Just wanted to clear something up for a client who didn’t fully understand the use of ‘nofollow’ links when adding comments on blogs etc.
As we all know (surely!) a link to your site is generally a very good thing. A link with good anchor text is generally even better. This is because Google et al will understand what is at the end of that link to be summarized by the context of the anchor text. (“Click here for Marketing Jobs” is good “Click here for Marketing Jobs” is not) Continue reading “This is a democracy – use your vote”
A client just asked me for a template to use to write their job descriptions to maximise the benefits of SEO.
Not a ‘template’ as such, but some ‘new-starter’ guidelines for SEO copywriting and page architecture for recruitment websites Continue reading “SEO template for Job Descriptions and Job Details pages”
The importance of conversion rate optimisation is derived from the benefits that it has to offer. It’s normal – (if simplistic) – to assume that your SEO goals for a recruitment website are to gain
- more clients
- more candidates
‘Normal’ – because the old-fashioned and still important addage of getting traffic to your site can only be a good thing – and simplistic because getting people to the site in itself doesn’t do you any good at all. No-brainer time: It’s what they do when they get there that counts. Continue reading “Optimising Conversion rates”
It seems one of the most fundamental things, but do people search for “Jobs”, “Recruitment” or “Vacancies”? It’s about time we buried this one – so many of my clients come from hardcore recruitment backgrounds and as such can get a bit bogged down in industry terms, rather than thinking of terms that people actually search for. Continue reading “Gain some insight!”
Traditional organic SEO means (to put things simply) focus on mainly Google (organic) results and, if you have time, Yahoo (organic) results. It’s no wonder – if someone wants to find something on the web, we all know where people go first – it makes sense to focus your resources there. But what happens when they discover a ‘new’ search engine? Continue reading “What is a job search engine? Beyond Google and Yahoo!”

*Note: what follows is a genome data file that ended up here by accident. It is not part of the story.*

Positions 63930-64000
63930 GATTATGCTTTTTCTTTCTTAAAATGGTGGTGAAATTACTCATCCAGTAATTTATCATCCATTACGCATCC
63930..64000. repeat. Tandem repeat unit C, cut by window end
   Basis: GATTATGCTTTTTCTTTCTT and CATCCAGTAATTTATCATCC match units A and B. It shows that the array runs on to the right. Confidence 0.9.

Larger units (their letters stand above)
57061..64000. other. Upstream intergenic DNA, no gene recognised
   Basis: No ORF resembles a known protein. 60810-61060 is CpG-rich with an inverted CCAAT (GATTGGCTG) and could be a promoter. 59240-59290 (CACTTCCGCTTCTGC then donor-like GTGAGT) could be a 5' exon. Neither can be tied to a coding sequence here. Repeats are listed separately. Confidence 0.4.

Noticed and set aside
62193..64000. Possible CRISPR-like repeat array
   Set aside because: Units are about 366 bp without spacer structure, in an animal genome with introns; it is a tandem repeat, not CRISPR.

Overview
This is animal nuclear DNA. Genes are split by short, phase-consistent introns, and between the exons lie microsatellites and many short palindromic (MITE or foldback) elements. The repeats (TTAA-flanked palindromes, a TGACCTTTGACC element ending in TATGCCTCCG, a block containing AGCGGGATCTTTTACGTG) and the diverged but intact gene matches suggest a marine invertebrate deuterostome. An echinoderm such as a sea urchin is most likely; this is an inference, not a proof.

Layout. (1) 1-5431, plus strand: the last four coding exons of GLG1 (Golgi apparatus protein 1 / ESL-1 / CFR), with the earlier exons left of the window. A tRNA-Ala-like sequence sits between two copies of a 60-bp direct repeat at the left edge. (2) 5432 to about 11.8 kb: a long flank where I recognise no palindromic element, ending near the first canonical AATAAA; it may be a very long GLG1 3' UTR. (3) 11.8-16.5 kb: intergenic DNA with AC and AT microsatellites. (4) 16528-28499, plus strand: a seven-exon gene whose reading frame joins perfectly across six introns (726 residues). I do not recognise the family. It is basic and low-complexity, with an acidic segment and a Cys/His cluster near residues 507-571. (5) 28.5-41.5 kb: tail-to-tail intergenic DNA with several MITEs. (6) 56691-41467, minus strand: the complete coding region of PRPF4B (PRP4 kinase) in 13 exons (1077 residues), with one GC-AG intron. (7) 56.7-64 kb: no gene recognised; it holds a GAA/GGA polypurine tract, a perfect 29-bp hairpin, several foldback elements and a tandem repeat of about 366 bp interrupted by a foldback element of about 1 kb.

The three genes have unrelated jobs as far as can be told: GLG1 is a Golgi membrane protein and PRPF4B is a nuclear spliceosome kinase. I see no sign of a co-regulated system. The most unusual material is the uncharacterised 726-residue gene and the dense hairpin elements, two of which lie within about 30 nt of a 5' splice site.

According to many sources, the optimal character length (including spaces) is 68. That is the number of characters Google will display in its SERPs (see below), and any keyword after the 68th character is cut off and I am starting to believe that it is either disregarded or given less weighting in keyword searches.
I have seen sites come up very high in the rankings with longer title tags, so I would venture to say that Google doesn’t give demerits for title tags longer than 68 characters, though I would be wary of creating title tags much longer than 80 or 90 characters. Continue reading “Meta Title tags: Good ones vs long, boring, spammy ones”
I know SEO gets a bit of a bashing – especially when it comes to copyrighting. Some people get it sooooo wrong and become obsessed by keyword density. This is one of those ‘small’ factors in SEO that can frighten the heck out of people writing job descriptions, so here are some simple rules… Continue reading “Writing Job Descriptions for search engines”
A chat with my colleague Dave earlier today about the effects the recession is having on SEO for Recruitment Companies.
The Apparent problem: When there’s so many more people in the market looking for jobs, haven’t we achieved our goals, and got more visitors, regsitrations, CVs (i.e. people) to their website?
Continue reading “When Candidates are in Large Supply? More SEO needed!”
February’s just finished and it was a bad month for reporting on website progress.
That’s possibly what a lot of people may be thinking anyway. One often overlooked fluctuation factor in Month on Month analysis in Web Analytics data is simply the number of days in the month. February is a prime example where you go from 31 days in January to only 28 in February (except leap years) resulting in an apparent 9.7% loss in traffic. Continue reading “Days in the Month and website analytics”